TwinBee: Rainbow Bell Adventure is a video game published and developed by Konami, released for the Super NES. Released first in Japan, it later appeared in Europe under the title Pop'n TwinBee: Rainbow Bell Adventures (with a plural). Rainbow Bell Adventure is a side-scrolling platform game, the first departure in a series of mostly vertically scrolling shooter games.
Rainbow Bell Adventure is a typical side-scrolling platformer, in which either Twinbee, Winbee or Gwinbee must get to the end of a stage. All characters use their punch to attack, which can be charged to unleash a punch wave). They have two sets of weapons, one of them is either a short or long-ranged weapon (a hammer for Twinbee, a lasso for Winbee, and throwing rattles for Gwinbee), and the other one is a gun, which is a reference to Detana! Twinbee's cutscene, in which Twinbee is shown with two guns on each hand. All three can temporally fly in eight directions by propelling via a rocket pack that must be charged, as well as hover.
Aside from their weapons, the major difference between the characters is the time they require to fully charge their punch wave or their rocket propeller: Twinbee has an average charging time; Winbee charges her rocket propeller the fastest, but takes the most to charge a punch wave; Gwinbee, on the other hand, fills charges his punch quickly, but takes a while to charge his propeller.
The bell power-up from the rest of the series also appears here, and it allows any of the characters to obtain various kinds of power-ups, depending of the color of the bell, such as the sets of weapons, the gun, speed, options and invincibility. Unlike other Twinbee games, the bells are obtained by defeating enemies instead of shooting clouds.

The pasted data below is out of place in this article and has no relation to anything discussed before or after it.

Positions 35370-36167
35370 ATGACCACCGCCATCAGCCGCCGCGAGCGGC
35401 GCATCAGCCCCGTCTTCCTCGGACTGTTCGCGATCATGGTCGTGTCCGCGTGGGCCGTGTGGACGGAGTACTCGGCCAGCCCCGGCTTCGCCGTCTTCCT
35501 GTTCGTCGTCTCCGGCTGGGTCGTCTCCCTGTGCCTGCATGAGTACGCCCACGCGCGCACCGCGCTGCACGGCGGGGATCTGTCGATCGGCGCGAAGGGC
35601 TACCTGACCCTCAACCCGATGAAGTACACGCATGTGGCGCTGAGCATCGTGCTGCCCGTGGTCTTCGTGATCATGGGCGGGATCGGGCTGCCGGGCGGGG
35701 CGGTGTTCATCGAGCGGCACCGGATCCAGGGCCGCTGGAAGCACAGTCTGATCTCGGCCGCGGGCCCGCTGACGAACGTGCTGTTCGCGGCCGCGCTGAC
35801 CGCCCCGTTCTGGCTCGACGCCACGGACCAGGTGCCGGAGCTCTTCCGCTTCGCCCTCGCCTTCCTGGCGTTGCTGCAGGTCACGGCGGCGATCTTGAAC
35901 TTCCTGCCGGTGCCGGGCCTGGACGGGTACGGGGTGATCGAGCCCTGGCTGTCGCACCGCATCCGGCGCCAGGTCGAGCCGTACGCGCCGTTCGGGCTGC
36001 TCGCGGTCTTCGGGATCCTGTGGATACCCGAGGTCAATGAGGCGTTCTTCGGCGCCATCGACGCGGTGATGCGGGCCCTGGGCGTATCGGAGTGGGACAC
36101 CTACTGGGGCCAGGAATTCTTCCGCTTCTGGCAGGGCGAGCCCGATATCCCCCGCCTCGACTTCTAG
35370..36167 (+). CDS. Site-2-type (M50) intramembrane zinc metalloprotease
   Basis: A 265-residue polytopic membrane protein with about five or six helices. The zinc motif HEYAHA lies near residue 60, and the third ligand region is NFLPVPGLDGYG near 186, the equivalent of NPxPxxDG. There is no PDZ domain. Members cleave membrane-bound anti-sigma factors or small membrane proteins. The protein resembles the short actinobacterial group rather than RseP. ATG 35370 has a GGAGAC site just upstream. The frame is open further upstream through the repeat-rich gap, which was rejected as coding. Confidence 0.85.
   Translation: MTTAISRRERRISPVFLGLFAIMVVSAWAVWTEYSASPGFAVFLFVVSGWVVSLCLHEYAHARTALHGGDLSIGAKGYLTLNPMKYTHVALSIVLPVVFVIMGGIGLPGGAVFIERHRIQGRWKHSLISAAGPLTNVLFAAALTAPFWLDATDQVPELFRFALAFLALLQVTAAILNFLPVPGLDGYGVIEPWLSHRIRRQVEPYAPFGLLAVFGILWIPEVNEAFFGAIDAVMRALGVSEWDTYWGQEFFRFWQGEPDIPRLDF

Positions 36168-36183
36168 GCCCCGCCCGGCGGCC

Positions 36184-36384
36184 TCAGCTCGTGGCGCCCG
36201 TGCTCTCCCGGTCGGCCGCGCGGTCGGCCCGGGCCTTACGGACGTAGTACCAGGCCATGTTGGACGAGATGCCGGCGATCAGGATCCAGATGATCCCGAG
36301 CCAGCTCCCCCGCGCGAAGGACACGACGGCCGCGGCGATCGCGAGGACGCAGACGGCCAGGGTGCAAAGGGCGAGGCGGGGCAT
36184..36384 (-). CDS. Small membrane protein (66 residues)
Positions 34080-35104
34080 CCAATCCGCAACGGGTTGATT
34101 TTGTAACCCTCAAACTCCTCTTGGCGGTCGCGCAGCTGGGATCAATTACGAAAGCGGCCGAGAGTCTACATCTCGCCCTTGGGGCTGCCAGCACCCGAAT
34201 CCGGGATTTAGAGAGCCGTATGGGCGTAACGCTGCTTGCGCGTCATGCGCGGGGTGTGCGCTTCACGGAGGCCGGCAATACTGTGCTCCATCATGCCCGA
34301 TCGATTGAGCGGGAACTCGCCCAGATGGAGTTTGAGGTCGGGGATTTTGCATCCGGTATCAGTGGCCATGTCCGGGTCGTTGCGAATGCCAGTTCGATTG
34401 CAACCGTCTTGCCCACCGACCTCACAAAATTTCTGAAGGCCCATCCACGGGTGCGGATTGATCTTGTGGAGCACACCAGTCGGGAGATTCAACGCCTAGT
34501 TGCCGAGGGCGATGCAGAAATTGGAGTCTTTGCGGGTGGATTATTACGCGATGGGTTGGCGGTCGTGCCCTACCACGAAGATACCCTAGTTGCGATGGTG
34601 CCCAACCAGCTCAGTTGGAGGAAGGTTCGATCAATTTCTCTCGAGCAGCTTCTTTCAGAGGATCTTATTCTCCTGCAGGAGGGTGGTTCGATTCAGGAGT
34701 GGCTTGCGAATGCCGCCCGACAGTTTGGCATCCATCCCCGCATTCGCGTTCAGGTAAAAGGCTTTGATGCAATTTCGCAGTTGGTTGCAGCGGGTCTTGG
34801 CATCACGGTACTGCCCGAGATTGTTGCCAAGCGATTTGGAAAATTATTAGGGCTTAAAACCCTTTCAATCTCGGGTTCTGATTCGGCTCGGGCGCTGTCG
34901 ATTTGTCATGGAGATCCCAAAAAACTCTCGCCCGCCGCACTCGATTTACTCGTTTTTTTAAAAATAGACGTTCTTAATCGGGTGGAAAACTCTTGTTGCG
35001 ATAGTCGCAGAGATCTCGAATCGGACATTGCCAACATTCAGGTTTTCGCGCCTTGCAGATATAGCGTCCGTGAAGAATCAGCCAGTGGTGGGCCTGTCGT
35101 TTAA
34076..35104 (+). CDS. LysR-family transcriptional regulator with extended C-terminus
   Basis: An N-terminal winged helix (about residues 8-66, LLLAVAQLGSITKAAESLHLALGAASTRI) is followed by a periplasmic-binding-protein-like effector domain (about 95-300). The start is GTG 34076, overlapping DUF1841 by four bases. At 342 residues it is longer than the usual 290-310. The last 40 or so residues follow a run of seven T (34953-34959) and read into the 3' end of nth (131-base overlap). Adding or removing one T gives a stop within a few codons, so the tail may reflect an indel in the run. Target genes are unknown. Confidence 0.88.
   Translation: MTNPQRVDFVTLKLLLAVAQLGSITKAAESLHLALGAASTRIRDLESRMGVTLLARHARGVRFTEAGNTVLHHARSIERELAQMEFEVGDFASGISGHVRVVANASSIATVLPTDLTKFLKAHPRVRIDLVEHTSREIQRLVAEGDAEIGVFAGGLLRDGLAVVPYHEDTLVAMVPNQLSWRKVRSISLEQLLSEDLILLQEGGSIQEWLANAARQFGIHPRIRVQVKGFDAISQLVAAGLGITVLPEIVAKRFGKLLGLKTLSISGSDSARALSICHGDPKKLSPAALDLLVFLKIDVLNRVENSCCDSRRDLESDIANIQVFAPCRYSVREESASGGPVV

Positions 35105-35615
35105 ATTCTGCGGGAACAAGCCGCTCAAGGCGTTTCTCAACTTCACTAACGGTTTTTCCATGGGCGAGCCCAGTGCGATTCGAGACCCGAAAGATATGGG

The game also features a versus mode, in which players must defeat their opponents for three rounds.
- The level order in the Japanese version is a set of levels arranged in a quadrilateral form, with an interconnection between different stages. Some stages have alternate exits, similar to Super Mario World. In the European version, the order is strictly linear and a specific level can't be accessed if the previous ones aren't cleared.
- The dialogue by Dr. Cinnamon and the pilots (Light, Pastel and Mint) at the level select screen in the European version were deleted.
- The European version exclusively uses passwords for back-up, the Japanese one uses primarily a battery back-up, but the passwords are also an option.
- The Japanese version has multiple endings depending on the player's performance.
|This article is a Stub. You can help by adding to it.|
Stubs are articles that writers have begun work on, but are not yet complete enough to be considered finished articles.